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S115 Hot-hmv uk trial secondary outcome analysis: early readmission is reduced by the addition of home mechanical ventilation to home oxygen therapy in copd patients with chronic respiratory failure following a life-threatening exacerbation
  1. PB Murphy1,
  2. G Arbane1,
  3. S Bourke2,
  4. P Calverley3,
  5. A Crooks4,
  6. L Dowson5,
  7. N Duffy6,
  8. GJ Gibson7,
  9. P Hughes8,
  10. JR Hurst9,
  11. K Lewis10,
  12. R Mukherjee11,
  13. A Nickol12,
  14. N Oscroft13,
  15. J Pepperell14,
  16. S Rehal4,
  17. I Smith13,
  18. J Stradling12,
  19. W Wedizcha15,
  20. MI Polkey15,
  21. M Elliott16,
  22. N Hart1
  1. 1Guy’s and St Thomas’ NHS Foundation Trust, London, UK
  2. 2Northumbria Healthcare NHS Foundation Trust, Newcastle, UK
  3. 3University of Liverpool, Liverpool, UK
  4. 4MRC Clinical Trials Unit, UCL, London, UK
  5. 5Royal Wolverhampton NHS Trust, Wolverhampton, UK
  6. 6Aintree University Hospital, Liverpool, UK
  7. 7Newcastle University, Newcastle, UK
  8. 8Plymouth Hospital NHS Trust, Plymouth, UK
  9. 9Royal Free Hospital, London, UK
  10. 10Swansea University, Swansea, UK
  11. 11Heart of England NHS Trust, Birmngham, UK
  12. 12Oxford University, Oxford, UK
  13. 13Papworth Hospital, Cambridge, UK
  14. 14Taunton and Somerset NHS Trust, Taunton, UK
  15. 15Royal Brompton and Harefield NHS Foundation Trust, London, UK
  16. 16Leeds University Hospital, Leeds, UK


Introduction Hospital readmission following treatment for a life-threatening exacerbation of COPD with acute NIV is frequent and associated with an adverse impact in terms of lung function and health related quality of life. They have been identified as a priority area in the NHS with financial penalties for any patient readmitted within 28 days following discharge.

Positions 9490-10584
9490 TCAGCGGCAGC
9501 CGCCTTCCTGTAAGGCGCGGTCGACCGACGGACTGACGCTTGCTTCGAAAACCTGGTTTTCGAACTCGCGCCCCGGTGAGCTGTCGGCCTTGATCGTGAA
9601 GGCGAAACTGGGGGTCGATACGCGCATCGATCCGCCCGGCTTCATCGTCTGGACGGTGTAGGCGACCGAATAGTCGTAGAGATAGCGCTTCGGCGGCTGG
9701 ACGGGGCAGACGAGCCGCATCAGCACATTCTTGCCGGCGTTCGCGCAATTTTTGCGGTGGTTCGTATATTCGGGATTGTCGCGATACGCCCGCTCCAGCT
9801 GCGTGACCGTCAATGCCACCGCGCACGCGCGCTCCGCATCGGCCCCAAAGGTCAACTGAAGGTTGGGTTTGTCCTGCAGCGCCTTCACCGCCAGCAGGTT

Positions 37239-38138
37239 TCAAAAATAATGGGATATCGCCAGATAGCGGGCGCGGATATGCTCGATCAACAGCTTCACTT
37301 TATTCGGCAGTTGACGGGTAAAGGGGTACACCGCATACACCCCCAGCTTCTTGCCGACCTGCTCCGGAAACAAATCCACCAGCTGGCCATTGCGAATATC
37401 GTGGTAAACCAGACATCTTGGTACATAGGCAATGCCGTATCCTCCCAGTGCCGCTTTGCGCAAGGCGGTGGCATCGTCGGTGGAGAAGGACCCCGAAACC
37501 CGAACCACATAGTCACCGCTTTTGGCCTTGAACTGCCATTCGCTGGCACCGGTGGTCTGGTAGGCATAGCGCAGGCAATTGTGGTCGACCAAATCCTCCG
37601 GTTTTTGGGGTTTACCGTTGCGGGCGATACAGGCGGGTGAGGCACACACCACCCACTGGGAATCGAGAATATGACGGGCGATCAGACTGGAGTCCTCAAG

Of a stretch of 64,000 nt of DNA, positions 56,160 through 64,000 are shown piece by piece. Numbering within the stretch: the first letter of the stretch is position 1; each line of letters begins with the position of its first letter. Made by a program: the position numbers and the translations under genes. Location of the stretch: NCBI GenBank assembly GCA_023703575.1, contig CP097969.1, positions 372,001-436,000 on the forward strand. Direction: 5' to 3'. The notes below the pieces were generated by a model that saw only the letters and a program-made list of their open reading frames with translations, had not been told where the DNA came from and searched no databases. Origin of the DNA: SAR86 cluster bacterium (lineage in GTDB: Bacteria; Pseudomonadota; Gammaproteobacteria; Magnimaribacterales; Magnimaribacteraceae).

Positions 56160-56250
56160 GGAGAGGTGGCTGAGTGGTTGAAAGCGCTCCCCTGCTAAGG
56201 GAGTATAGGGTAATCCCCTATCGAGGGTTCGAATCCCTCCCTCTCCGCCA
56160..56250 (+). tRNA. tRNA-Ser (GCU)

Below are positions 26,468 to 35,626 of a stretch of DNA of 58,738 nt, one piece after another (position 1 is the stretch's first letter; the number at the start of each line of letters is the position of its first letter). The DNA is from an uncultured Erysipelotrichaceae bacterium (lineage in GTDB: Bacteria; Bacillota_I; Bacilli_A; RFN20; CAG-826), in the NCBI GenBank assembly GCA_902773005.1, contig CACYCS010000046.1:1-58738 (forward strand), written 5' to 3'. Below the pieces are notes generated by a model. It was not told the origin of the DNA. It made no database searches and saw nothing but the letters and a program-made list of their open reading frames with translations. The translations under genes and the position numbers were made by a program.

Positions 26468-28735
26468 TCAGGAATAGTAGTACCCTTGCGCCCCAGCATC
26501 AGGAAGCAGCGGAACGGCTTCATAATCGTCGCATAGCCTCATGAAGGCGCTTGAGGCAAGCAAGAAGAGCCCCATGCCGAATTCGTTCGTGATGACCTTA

Method A multicentre open labelled randomised controlled trial recruited patients with persistent hypercapnia (PaCO2 > 7 kPa) 2–4 weeks following resolution of acute acidosis. Patients were randomised to either home oxygen therapy (HOT) or HOT and home mechanical ventilation (HOT-HMV). HMV was titrated overnight to control nocturnal hypercapnia. Follow up was for 12 months. The primary outcome, 12-month admission free survival, has been reported previously demonstrating a significant treatment effect (ERS 2016). Secondary outcome analysis included 28-day all-cause hospital readmission and 12 month exacerbation rate.

Results 116 patients were randomised (HOT = 59, HOT-HMV = 57), age 67 ± 10 years, FEV1 0.6 ± 0.2 L, PaCO2 7.9 ± 0.9 kPa. 28-day readmission was 22 (37%) in the HOT and 7 (12%) in the HOT-HMV arm (unadjusted HR 0.27, 0.12 to 0.63, p = 0.003; adjusted HR 0.26, 0.11 to 0.61, p = 0.002) (Figure 1). 12 month exacerbation rate was reduced from median 5 (1 to 9) per year in the HOT arm to 4 (2to 6) in the HOT-HMV arm (unadjusted HR 0.64 (0.44 to 0.94); p = 0.022; adjusted HR 0.66, 0.46 to 0.95, p = 0.026).

Conclusion The addition of HMV to HOT in patients with persistent hypercapnia following an acute life-threatening exacerbation of COPD reduces both 28-day readmission and 12 month exacerbation frequency. These data strongly support a change in clinical practice in the management of patients with severe COPD and persistent hypercapnia.

Abstract S115 Figure 1

Time to hospital re-admission by treatment arm

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